The volume of tobacco sold so far this year has surpassed last season’s cumulative output, an indication that Zimbabwe is slowly retaining its status as one of the leading tobacco producers in the world.
After 98 days of sales, tobacco output now stands at 123 147 753kg, marking the second time in eight years that tobacco production has surpassed the 100 million kilogrammes mark.
Last season, 119 813 490 kilogrammes were sold at the close of the auction floors. The marketing season lasted eight months and was spread over 127 days. The continuous increase in tobacco production has been attributed to an increase in the number of tobacco growers as a result of the land reform programme. High prices offered for the crop have also attracted many farmers to go for tobacco farming.
Tobacco Association of Zimbabwe president, Mr Stan Kasukuwere, said this was a positive development with special consideration that agriculture was Zimbabwe’s economic mainstay.
“This is positive sign and shows the sector is improving,’ he said.
Mr Kasukuwere, however, lamented the absence of a sound financial support programme for tobacco growers.
“Tobacco growers lack financial support and are struggling to produce. I wonder what could have been the output had the farmers been adequately financed.”
He said production could continue to increase as long as farmers get viable prices for their crop.
“I hope growers will continue to get viable prices so that they will be able to go back to the land and increase on quantity and quality of the leaf,” he said.
The tobacco-selling season opened in February this year after the Tobacco Industry and Marketing Board tried to cushion farmers who needed ready cash. The industry was prepared for high volumes of tobacco after six other suppliers of tobacco wrapping material were licenced to avoid shortages that occurred last season.
No shortages of the packaging material was reported this season. However, the booking system put in place to reduce congestion at the auction floors was not as effective as growers continued to bring their tobacco without registering. The board had decentralised its booking offices but still some farmers failed to take advantage of the arrangement.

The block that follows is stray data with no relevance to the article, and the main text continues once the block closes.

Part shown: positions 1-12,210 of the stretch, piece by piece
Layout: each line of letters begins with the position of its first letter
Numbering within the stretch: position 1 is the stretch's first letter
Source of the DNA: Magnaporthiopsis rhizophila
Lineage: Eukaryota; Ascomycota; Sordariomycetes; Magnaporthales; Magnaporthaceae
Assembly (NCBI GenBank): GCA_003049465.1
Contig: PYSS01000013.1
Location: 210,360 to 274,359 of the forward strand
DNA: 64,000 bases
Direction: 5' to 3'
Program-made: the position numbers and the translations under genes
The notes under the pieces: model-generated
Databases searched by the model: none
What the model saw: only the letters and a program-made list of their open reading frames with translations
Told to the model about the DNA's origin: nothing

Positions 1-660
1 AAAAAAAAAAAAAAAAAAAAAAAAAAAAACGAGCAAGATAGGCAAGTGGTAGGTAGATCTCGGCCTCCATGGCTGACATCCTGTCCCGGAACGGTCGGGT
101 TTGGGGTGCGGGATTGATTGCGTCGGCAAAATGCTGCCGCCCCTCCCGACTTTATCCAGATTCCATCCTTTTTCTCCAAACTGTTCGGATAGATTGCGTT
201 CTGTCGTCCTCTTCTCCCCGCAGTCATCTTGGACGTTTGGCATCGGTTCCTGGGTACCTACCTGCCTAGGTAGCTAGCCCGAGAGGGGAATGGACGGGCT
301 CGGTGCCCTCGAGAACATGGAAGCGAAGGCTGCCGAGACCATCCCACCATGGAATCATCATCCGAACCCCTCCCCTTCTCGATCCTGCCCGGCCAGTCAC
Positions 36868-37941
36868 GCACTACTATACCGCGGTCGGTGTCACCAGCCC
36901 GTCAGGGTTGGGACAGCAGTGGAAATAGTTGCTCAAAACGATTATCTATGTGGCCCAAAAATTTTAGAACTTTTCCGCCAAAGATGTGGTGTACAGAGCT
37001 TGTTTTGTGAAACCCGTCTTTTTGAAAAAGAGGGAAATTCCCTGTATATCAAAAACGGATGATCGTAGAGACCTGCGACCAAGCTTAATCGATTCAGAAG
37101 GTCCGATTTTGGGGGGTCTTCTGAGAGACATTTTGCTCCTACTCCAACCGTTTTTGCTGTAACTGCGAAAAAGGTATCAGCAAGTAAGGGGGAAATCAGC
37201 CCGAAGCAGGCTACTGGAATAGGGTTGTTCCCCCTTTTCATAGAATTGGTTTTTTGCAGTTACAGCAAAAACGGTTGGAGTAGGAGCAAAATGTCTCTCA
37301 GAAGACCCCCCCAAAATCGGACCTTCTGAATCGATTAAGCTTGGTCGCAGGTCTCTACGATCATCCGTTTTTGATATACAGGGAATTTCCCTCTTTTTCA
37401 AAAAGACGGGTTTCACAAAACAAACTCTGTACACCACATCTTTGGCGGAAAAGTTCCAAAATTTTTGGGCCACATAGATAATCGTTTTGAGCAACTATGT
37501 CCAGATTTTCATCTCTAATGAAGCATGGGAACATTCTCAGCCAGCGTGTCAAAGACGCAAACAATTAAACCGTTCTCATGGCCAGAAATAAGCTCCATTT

This resulted in congestion at the Tobacco Sales Floor, which was the only operational auction floor when the selling season opened. Boka Tobacco Floors opened late due to renovations while Millennium Tobacco Floors also came on board although it took long to clear the congestion.
The issue of pricing also came up this season as the sales had to be temporarily suspended after buyers started offering prices as below as US$0,10 to US$0,50. Farmers complained over the decline in prices as they expected prices to continue firming as the quality of the leaf have improved. At the beginning of the selling season, tobacco was selling at prices ranging between US$3,50 to US$4,50 per kilogramme during the early days of the selling season.
TIMB chief executive Dr Andrew Matibiri said the season is still progressing and the matter of a closing date has not yet come up.
Millennium Tobacco floor marketing director, Ms Kudzayi Hamadziripi said tobacco was still coming at the auction floors although the volumes had decreased.
“We are now averaging 800 bales per day although the prices have been steady and firm. The highest prices are ranging at US$4,50 to US$4,75 per kilogramme,” she said.
Ms Hamadziripi said a survey carried out by her company showed that few farmers still had large amounts of tobacco at their farms.
However, other stakeholders said volumes may pick after the announcement of the closing date as farmers associate the closing with higher prices.
The country expects 170 million kilogrammes to go under the hammer this season as the country continues to register more tobacco growers.